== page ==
9 ═ Because the tax shown on petitioner's 2003 Federal income tax return was more than $3,573.81, she has not made the required annual payment of estimated tax. See sec. 6654(d)(1)(B)(ii), (g)(1).
The Court also concludes that petitioner does not fit within any of the exceptions listed in section 6654(e). 10 As a consequence, the Court sustains respondent's determination of the addition to tax pursuant to section 6654(a).
10 ═ Sec. 6654(e) provides two exceptions to the sec. 6654(a) addition to tax. First, the addition is not applicable if the tax shown on the taxpayer's return for the year in question (or, if no return is filed, the taxpayer's tax for that year), reduced for these purposes by any allowable credit for wage withholding, is less than $1,000. Sec. 6654(e)(1). Second, the addition is not applicable if the taxpayer's tax for the full 12-month preceding taxable year was zero and the taxpayer was a citizen or resident of the United States. Sec. 6654(e)(2). In light of our earlier conclusion regarding petitioner's unreported income, petitioner is liable for a deficiency for 2004 that, net of withholding, exceeds $1,000. And, it has been shown that petitioner had a tax liability in 2003.
IV. Section 6673 Penalty
Section 6673 allows this Court to award a penalty to the United States in an amount not in excess of $25,000 for proceedings instituted by the taxpayer primarily for delay or for proceedings in which the taxpayer's position is frivolous or groundless. "A petition to the Tax Court, or a tax return, is frivolous if it is contrary to established law and unsupported by a reasoned, colorable argument for change in the law." Coleman v. Commissioner , 791 F.2d 68, 71 (7th Cir. 1986) (imposing penalties on taxpayers who made frivolous constitutional arguments in opposition to the income tax).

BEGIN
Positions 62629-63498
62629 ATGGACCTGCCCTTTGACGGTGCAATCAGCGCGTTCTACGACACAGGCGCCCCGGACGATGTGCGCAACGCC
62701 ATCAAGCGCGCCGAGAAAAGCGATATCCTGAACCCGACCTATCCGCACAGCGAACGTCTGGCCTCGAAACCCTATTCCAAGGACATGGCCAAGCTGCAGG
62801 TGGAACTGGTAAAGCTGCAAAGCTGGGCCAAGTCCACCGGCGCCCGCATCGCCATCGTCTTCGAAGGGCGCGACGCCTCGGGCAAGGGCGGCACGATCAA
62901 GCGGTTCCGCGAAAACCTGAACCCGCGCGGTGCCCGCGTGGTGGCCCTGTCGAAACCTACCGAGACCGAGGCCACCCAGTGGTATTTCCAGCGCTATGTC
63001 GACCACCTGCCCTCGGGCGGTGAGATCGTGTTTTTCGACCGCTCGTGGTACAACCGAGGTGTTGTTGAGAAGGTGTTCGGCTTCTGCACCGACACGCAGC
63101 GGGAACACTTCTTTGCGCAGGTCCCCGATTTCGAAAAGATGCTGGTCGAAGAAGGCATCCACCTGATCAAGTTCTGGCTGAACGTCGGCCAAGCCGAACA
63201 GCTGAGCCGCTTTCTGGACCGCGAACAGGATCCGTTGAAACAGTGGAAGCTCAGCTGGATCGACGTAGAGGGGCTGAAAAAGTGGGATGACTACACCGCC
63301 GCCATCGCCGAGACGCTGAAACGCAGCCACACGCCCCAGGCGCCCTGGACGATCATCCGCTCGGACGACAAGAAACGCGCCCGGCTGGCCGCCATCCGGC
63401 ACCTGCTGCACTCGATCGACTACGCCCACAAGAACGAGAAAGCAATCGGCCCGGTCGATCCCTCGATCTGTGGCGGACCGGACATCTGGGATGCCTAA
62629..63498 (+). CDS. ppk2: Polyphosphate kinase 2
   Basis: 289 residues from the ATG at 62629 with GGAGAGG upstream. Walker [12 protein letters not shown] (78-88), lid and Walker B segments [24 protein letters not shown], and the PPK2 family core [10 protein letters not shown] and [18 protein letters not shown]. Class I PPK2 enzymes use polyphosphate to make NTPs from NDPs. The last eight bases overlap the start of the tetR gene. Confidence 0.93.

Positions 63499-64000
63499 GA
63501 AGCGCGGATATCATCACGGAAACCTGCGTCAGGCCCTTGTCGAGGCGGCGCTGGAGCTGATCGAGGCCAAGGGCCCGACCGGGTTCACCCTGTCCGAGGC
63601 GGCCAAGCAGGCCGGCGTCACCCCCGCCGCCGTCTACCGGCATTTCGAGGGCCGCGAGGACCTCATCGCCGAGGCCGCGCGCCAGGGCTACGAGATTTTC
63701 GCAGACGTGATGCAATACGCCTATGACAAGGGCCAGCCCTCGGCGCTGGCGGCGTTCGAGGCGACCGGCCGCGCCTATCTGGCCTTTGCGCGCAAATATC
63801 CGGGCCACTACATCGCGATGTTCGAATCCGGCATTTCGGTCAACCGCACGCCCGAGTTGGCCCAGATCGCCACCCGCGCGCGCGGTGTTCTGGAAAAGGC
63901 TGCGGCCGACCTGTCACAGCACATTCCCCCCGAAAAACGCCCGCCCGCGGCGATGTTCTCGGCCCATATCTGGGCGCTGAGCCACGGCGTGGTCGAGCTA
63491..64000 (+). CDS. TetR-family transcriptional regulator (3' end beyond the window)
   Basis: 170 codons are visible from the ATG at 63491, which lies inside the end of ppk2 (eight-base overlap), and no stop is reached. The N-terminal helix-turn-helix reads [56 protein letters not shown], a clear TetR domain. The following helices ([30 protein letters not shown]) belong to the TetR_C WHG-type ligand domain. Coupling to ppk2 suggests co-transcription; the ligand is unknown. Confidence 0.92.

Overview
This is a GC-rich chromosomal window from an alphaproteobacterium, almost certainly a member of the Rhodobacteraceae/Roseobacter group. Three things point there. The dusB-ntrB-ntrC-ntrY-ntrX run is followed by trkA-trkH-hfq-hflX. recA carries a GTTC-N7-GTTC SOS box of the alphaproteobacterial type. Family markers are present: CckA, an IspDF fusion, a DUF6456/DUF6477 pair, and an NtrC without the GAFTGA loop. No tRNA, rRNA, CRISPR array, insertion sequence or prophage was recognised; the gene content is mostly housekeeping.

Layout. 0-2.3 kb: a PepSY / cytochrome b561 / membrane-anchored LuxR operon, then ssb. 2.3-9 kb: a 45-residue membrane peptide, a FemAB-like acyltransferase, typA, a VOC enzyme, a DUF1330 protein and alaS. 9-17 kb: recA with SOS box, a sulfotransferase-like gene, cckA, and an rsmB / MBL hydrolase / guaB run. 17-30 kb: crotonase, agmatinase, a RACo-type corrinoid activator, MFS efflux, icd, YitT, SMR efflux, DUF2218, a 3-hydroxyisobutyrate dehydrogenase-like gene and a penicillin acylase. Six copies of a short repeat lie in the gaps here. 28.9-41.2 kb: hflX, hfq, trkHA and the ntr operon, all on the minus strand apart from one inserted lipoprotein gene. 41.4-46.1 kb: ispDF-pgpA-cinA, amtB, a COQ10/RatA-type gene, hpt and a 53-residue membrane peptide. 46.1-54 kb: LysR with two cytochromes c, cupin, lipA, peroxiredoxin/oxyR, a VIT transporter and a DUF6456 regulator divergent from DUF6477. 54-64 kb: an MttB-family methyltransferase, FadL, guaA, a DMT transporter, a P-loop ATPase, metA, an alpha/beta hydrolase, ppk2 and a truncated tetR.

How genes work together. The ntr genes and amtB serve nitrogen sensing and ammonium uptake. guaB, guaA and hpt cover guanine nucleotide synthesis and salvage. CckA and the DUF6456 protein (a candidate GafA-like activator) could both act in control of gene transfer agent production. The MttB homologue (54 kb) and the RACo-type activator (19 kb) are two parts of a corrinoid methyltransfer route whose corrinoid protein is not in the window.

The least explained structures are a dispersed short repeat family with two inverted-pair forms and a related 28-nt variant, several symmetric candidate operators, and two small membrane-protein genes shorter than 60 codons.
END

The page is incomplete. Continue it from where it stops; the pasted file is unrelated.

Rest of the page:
Groundless litigation diverts the time and energies of judges from more serious claims; it imposes needless costs on other litigants. Once the legal system has resolved a claim, judges and lawyers must move on to other things. They cannot endlessly rehear stale arguments. Both appellants say that the penalties stifle their right to petition for redress of grievances. But there is no constitutional right to bring frivolous suits, see Bill Johnson's Restaurants, Inc. v. NLRB , 461 U.S. 731, 743, 103 S.Ct. 2161, 2170, 76 L.Ed.2d 277 (1983). People who wish to express displeasure with taxes must choose other forums, and there are many available. * * * [ Id . at 72.]
Respondent has not sought a section 6673 penalty in this case. Petitioner indicates she relied on Irwin Schiff and was naive about certain of her tax obligations. In this context and where, as here, the petitioner does not appear to have been warned about the possibility of a section 6673 penalty, the Court concludes, giving petitioner the benefit of the doubt, that it is not appropriate to impose a penalty in the instant case. However, the Court explicitly admonishes petitioner that she may, in the future, be subject to a penalty under section 6673 for any proceedings instituted or maintained primarily for delay or for any proceedings which are frivolous or groundless.
The Court has considered all of petitioner's contentions, arguments, requests, and statements. To the extent not discussed herein, we conclude that they are meritless, moot, or irrelevant.
To reflect the foregoing and concessions made by the parties,
Decision will be entered under Rule 155.